Turkey Hunting: Henpecked

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Let's be honest.  We have all been in love at some point in our lives.  It is a feeling and emotion that is hard to put into words, and one that leaves us seemingly at the mercy of the person our affection is centered on.  We send them roses on Valentine’s Day, write them sappy love letters, and answer to their every beckon call.

Consider the situation a spring gobbler finds himself in.  He is put on this Earth for one reason-to procreate-and has a very narrow window in which he is biologically allowed this opportunity.  He must service not only one hen, but the majority of the time multiple females, all the while trying to avoid the fatal spray of a hunters’ shotgun.  As bad as he wants his thoughts to remain clear in order to survive another year, he simply cannot help topping the ridge in front of him to greet his new lady friends, which claims his life.  In many ways, this hopeless romantic finds a glimmer of pity for my winged adversary. 

For the gobbler, like the man, the female calls the shots.

We have all experienced a morning in which a hot gobbler was headed our way and was intercepted by a harem of hens.  It is the most common lament in local pancake shops around rural America, and one that is largely out of the hands of the hunter.  If a turkey gets hung up by a briar thicket, many times we can loop around that thicket and resume the game.  But how do we compete with a half dozen hens?  It is a challenge that drives us all to insanity.

Many times we blame the gobbler for something in which the hen was primarily responsible.  As hunters, we falsely accuse the gobbler for being hard-headed when he refuses to answer our calls and walk away.  While some solo turkeys that have been pressured will certainly do this, more often times than not, it is the hens who are in fact call shy, says Mossy Oak’s creator Toxey Haas.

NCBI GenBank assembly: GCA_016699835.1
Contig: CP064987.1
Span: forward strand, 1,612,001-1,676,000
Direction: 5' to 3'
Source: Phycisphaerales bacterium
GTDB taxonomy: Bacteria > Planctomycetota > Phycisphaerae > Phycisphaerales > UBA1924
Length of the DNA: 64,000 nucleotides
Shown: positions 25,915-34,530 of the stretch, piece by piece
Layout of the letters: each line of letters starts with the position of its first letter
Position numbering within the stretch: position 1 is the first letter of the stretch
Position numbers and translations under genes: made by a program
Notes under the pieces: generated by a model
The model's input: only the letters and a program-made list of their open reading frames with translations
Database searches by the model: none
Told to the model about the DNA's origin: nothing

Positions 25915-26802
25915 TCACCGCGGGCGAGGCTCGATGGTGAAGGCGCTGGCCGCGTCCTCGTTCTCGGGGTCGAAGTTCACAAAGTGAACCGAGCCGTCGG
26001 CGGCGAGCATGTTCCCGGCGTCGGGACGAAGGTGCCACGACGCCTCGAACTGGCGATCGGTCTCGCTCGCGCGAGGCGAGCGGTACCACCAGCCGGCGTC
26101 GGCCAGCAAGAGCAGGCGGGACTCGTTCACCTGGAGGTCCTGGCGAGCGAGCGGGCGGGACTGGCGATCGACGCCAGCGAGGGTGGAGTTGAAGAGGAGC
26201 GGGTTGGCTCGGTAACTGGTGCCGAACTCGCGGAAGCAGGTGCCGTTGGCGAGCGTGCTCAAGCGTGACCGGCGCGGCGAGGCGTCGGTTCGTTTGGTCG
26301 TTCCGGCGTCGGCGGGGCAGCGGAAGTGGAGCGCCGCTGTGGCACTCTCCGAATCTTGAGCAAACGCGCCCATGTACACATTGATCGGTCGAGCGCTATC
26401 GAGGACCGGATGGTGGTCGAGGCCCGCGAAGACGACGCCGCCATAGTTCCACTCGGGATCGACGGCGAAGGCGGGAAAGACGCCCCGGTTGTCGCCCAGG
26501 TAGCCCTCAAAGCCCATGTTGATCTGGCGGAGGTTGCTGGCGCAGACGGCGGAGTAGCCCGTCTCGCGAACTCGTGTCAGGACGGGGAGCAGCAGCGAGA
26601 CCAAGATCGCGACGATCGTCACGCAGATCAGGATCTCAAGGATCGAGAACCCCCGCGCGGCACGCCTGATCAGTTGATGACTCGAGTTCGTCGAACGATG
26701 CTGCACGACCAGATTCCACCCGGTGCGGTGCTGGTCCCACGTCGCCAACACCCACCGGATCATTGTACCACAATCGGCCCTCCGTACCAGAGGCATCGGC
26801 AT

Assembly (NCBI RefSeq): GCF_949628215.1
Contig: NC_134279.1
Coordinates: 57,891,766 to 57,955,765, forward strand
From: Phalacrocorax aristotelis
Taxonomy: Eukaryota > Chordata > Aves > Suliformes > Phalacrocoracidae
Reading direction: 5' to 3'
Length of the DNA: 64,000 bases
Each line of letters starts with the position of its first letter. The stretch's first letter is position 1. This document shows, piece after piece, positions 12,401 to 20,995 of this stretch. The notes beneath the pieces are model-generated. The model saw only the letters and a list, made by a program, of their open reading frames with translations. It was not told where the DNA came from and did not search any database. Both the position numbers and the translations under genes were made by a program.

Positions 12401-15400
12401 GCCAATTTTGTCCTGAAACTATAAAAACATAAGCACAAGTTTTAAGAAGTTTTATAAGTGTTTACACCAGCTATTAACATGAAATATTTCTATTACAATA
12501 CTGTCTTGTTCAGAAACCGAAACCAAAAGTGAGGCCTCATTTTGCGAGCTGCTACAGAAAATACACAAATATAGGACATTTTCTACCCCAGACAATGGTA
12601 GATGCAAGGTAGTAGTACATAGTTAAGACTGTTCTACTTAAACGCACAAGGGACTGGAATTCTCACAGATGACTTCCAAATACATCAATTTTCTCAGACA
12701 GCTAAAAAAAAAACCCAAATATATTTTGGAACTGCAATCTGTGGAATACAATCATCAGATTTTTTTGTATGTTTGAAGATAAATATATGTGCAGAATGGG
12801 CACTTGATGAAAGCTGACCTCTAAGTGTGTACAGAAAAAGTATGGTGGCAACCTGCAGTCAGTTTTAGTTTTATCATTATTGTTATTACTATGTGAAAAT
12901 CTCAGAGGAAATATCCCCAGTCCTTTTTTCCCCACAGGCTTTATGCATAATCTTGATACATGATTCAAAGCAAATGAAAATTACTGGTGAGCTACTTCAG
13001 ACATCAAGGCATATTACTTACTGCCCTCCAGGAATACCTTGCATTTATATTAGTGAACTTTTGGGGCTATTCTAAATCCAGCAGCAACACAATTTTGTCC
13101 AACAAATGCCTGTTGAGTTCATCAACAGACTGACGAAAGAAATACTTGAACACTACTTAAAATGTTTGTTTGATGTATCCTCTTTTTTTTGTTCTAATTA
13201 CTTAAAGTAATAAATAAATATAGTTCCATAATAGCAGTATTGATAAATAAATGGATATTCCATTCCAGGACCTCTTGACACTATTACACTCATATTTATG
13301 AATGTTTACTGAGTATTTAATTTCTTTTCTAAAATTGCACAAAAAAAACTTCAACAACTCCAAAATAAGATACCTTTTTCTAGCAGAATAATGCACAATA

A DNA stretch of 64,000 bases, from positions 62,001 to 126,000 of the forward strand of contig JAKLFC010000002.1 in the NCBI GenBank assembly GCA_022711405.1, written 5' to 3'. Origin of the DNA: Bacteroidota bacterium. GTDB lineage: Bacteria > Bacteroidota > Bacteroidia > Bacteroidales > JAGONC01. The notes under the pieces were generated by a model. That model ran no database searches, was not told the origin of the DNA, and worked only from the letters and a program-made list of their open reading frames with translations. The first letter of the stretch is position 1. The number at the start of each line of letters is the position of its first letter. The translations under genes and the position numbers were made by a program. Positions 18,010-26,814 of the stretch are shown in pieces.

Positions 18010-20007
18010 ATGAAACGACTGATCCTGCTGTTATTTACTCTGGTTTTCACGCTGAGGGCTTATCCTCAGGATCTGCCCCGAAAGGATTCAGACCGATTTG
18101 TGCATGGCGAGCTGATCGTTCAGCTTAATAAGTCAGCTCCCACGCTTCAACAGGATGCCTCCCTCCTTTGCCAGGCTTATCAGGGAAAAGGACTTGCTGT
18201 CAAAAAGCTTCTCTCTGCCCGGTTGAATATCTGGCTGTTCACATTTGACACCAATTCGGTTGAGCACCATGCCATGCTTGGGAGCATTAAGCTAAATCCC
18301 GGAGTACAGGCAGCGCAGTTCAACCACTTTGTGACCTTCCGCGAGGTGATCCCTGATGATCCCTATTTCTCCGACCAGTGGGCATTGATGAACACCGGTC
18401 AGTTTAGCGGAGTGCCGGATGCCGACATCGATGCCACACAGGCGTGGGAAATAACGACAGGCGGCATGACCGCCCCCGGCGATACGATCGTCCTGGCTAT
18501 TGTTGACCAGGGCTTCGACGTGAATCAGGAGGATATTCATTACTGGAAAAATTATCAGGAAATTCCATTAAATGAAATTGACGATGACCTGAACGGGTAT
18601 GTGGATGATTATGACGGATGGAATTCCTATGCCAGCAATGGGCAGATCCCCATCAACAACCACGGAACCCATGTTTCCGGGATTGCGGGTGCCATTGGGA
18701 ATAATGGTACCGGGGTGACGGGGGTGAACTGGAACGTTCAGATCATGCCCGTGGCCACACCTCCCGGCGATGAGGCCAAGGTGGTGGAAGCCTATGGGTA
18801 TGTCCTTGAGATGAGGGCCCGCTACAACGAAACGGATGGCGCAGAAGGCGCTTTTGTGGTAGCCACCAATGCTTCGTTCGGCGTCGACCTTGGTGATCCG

“We typically think of gobblers being the ones who get pressured and thus call shy, from watching one of their buddies get shot or whatever it may be.  But a gobbler may watch one of his buddies get shot one, maybe two times,” says Haas.  “Think about how many times a hen watches a gobbler get shot-it would be have to be significantly more.  Odds are that it is the hen that hears yelping and makes the decision to go the other way as a result of a bad experience they had in the past.”

The silver lining with hens is that with each passing day of the spring season, we deal with them less and less.  As they begin to leave the flock to nest, we often times find ourselves bearing down the bead on a love-crazed gobbler who is addicted to love and is running at a break-neck pace (pun intended) to our romantic sonnets.  But until “Mama” leaves the house, we are playing the game under her pretences.

“Every flock of turkeys is going to have a boss hen,” said two-time World Champion Caller Larry Norton from Pennington, Alabama, “and you have to identify which one is the dominant hen and learn to pattern her.  I like to take a topographical or aerial map and figure out the route between where I normally find her and the flock and the nesting areas.  It may take you a few hunts to figure it out, but once you do, find a call that sounds like her and once she comes by you, run her off.  You’ll be able to reach out to that gobbler more effectively by mimicking her, and many times, he will come in looking for her.”

Billy Yargus of Ewing, Missouri won the 2008 Grand National calling title, and like all spring turkey hunters, deals with hens on a regular basis.  He says that one key to being successful in the spring woods is to match your calling with what the hens in the area are doing.  “I am guilty of calling too much and too loud,” laughs Yargus, who has hunted turkeys for over 35 years and is a Mossy Oak and MAD Calls pro-staffer.  “But I really try to let the hens dictate how much calling I do, in addition to the gobblers’ behavior.  If the hens are not being vocal, then I try to tone things down.  If the woods are alive with hen talk, then you have to call as much as they do to let that gobbler know that you are available as well.”
Wild Turkey Report Staff
Wild Turkey Report is the internet's new destination for information on the sport of turkey hunting. Follow them on Facebook at www.facebook.com/wildturkeyreport and on Twitter @wildturkeyreprt!
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